“When I left the dungeon, I realized I was more awake to how alive the world is。 Instead of dividing things into good and evil, I saw things as alive and dead, hot and cold。 I started moving towards what was alive because I knew it was going to turn me on, physically, intellectually, spiritually 。 。 。 I was just looking for the life force。 I started to use this to help dissolve stuck dynamics between couples, people who were lost in their heads or looking to overcome blocks in their careers。 The fastest way to resolve these problems always had to do with finding the hottest spot and working from there。”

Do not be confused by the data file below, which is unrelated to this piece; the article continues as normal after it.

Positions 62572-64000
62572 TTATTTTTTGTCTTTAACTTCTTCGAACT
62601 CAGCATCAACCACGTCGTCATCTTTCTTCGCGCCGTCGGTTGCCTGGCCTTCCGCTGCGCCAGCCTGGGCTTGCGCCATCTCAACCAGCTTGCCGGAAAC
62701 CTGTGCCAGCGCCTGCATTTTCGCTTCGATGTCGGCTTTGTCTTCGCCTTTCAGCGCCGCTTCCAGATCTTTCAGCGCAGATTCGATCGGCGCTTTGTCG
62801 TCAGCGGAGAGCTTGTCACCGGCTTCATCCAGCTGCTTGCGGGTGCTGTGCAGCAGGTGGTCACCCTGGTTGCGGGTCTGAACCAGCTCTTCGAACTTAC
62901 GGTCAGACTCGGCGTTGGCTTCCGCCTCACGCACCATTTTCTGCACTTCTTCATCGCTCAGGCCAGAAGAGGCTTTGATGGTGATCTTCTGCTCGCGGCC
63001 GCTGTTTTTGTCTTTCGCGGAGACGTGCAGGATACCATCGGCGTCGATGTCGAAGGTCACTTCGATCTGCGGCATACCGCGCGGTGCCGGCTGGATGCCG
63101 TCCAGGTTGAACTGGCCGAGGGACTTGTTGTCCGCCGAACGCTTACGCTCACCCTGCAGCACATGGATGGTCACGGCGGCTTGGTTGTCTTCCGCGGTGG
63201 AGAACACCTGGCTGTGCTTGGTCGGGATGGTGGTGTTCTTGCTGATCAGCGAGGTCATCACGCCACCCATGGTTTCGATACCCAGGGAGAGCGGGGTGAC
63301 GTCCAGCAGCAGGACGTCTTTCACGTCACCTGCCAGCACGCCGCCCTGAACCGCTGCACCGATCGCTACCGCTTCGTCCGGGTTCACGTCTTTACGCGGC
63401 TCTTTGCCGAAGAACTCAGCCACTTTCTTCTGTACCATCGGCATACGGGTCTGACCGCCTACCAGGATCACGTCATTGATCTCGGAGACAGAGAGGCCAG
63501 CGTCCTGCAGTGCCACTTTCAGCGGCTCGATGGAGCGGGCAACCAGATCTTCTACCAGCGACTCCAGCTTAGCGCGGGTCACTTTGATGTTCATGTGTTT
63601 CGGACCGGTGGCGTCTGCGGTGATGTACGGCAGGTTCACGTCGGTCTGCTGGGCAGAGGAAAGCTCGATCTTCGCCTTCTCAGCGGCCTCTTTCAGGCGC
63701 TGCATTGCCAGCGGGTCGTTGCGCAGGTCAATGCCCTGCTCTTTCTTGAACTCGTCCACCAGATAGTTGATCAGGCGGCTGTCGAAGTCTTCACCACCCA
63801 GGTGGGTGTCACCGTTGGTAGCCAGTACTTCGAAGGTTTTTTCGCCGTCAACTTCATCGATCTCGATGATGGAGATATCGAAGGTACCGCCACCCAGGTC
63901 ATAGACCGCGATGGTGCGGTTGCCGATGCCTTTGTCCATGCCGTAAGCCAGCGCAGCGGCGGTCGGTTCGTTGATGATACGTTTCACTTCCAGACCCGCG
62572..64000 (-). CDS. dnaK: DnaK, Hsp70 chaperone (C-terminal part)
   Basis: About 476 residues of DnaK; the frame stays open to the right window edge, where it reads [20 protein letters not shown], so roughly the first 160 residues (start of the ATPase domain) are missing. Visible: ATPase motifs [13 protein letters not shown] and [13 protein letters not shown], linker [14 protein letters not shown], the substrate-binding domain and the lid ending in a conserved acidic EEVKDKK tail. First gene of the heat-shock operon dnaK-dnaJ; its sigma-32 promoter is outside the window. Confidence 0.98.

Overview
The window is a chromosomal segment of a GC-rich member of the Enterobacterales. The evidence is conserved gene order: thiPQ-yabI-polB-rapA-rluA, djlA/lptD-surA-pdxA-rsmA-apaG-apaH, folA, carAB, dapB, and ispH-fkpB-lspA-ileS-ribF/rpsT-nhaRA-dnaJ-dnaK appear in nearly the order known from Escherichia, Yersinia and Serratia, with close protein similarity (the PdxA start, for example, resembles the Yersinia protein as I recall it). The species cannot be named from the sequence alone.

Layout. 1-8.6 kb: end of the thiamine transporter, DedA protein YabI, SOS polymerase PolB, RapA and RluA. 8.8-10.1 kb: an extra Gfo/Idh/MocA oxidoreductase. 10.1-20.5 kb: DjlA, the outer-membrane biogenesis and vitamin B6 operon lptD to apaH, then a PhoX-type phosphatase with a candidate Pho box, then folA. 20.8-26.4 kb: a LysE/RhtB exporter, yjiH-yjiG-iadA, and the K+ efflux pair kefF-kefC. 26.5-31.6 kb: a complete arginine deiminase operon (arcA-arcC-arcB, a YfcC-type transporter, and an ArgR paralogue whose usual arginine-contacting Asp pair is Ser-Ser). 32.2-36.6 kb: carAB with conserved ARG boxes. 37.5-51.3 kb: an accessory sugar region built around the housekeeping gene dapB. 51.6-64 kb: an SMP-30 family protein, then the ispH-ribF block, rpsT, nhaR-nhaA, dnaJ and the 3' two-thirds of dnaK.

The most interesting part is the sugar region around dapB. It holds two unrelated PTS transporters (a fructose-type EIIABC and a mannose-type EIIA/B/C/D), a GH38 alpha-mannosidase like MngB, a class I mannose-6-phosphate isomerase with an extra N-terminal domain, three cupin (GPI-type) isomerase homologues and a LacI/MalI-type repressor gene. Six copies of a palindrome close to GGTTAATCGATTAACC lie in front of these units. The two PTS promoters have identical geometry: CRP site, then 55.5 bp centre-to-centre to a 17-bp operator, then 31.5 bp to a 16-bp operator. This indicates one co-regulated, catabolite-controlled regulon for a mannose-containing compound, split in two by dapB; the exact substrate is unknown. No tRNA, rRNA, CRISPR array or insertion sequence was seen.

The dominatrix led the Daoist, and vice versa。 Whether her students are more interested in her background as a Daoist or as a Dominatrix, the time for her teachings is clearly now。


In Her Own Words: Kasia Urbaniak on Empowering Men and Women from the Inside Out

What domination and Daoism have in common is that, fundamentally, healing requires energetic authority of the same type that a transcendent, transformational domination session requires.

To be able to surrender fully to another person who can hold that energy well, that kind of surrender is not at all unlike some of the states we enter as we approach meditation. I wouldn’t say that it’s a meditative state. I would say it’s the approach towards the self and self-knowledge.

The fact that so many men need this wild, kinky excuse to have this experience of going inward does not surprise me. It’s not surprising that some of the hardest-working, most apparently “held-together” men need this theatrical, erotic context in order to be taught by a dominant woman how to feel themselves.